OTRAG

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The German OTRAG launch vehicle family is a planned launch vehicle family which was optimized for a low launch price, at the expense of complex technology or a low launch mass. It's history is closely linked to the engineer Lutz Kayser.

The creation of the OTRAG[edit]

Lutz Kayser worked as a teen already on rockets and later studied aerospace engineering as student of Eugen Saenger at the Stuttgart University. He is member of the German Association for space research (GfW) since 1954. He likely adopted the clustered rocket concept from O. Lutz, Dadieu and Wolfgang Pilz, who in turn learned the clustered rocket concept from the works of J. Winkler, published between 1928 and 1930. Winkler's concept described a cluster of multiple identical units of 10 tons thrust.

Lutz Kayser was a member of a student group of spaceflight-interested individuals, which was supported by Irene Saenger-Bredt, the wife of Eugen Sänger. Kayser developed rocket engines on the yard of his father's house, who was director of the Südzucker AG. He owned a 5m tall test stand there.

In the summer of 1971, the German government tasked four companies to find a cheaper alternative to the Europa IIIB rocket, which later developed into the Ariane 1 launch vehicle. The new rocket should have been cheaper than the Europe II rocket, and should not exceed the 2 billion DM R&D costs of the Europa III rocket. Among the established aerospace companies ERNO, Dornier and MAN, the forth research contract went to the start-up company Technologieforschung GmbH. This company was founded by Lutz Kayser in 1971. Each of the research contracts was worth 250,000 DM. The Dornier proposal, where Kayser's brother worked, was never released to the public.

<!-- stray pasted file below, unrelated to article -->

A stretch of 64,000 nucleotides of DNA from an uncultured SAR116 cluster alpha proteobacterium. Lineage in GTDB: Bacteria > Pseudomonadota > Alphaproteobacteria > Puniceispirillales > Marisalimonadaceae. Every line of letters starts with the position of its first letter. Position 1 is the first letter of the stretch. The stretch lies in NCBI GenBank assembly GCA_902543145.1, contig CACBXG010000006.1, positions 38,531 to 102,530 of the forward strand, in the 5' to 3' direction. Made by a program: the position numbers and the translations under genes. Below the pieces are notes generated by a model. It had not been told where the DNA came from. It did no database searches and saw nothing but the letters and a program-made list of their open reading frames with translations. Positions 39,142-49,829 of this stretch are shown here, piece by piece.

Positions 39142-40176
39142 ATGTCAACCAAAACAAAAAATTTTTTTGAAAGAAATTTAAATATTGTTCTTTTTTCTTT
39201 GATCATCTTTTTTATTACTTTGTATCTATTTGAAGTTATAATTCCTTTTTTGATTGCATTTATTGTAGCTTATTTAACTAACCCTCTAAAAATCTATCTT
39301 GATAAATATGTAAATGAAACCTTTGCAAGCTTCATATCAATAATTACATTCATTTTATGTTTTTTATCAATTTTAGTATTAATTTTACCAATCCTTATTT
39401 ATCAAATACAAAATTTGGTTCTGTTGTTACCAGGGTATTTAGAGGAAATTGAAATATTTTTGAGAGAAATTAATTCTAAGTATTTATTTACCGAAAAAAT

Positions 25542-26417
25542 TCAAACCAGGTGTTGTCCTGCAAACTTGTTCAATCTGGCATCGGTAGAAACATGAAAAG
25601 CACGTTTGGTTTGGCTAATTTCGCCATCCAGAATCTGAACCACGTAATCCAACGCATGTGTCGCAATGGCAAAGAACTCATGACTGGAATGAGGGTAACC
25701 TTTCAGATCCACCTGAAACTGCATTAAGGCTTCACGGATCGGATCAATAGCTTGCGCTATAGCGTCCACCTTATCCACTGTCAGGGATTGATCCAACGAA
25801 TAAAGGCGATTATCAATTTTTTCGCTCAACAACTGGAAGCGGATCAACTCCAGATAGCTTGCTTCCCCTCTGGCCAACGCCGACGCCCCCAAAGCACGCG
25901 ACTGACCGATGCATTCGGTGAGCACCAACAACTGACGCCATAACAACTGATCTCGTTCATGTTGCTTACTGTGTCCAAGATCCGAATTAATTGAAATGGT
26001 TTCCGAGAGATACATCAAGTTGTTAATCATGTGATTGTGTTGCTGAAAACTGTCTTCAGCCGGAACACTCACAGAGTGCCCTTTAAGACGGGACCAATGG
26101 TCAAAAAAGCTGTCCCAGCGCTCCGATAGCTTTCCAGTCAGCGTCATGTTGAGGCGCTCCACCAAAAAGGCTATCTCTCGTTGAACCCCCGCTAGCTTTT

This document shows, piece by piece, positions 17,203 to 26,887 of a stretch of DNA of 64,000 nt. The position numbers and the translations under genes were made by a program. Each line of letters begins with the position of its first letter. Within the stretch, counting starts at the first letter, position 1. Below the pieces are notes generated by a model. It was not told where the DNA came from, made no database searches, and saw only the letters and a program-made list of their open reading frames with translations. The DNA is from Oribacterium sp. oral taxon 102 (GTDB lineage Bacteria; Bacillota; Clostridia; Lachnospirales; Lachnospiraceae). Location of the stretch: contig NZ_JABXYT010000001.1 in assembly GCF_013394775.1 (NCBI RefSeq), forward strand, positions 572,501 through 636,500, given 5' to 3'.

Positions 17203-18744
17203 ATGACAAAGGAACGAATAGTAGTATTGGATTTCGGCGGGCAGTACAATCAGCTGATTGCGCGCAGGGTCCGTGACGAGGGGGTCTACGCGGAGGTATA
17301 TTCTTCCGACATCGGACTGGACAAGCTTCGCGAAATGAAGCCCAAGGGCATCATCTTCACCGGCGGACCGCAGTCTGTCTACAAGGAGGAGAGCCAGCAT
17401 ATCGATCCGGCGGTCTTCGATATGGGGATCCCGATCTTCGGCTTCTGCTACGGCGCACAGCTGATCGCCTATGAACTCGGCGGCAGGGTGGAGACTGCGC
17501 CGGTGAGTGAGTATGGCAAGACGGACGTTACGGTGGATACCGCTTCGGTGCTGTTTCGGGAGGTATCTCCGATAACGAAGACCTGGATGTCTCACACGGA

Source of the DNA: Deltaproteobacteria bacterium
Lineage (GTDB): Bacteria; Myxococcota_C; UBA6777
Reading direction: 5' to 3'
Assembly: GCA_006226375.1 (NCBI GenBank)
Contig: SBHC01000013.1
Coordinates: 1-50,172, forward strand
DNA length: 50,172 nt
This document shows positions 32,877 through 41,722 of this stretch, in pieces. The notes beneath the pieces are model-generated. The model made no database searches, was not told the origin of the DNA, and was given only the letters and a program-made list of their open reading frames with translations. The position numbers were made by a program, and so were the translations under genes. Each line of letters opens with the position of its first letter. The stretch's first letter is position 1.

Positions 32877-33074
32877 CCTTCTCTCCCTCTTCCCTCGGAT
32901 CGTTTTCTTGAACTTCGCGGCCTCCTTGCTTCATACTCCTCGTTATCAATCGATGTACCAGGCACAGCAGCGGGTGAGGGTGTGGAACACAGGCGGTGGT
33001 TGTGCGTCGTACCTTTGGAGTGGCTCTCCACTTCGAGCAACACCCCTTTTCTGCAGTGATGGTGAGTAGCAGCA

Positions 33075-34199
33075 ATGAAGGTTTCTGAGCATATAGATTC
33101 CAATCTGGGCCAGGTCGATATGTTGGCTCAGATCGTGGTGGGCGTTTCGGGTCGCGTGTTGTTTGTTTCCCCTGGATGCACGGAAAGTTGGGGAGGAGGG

The concepts of ERNO and MAN predicted R&D cost savings of 10-20% by reusing parts of the Europa rocket. The proposal of the Technologieforschung GmbH was on the other hand a radical new concept: The launch vehicle should consist of six modules in the first stage. Each module was having 36 rocket engines, using Kerosine and Nitric Acid as propellants. The second stage was a single module with 36 engines. Control in the yaw and pitch plane would happen by throttling the outside engines.

Sources[edit]

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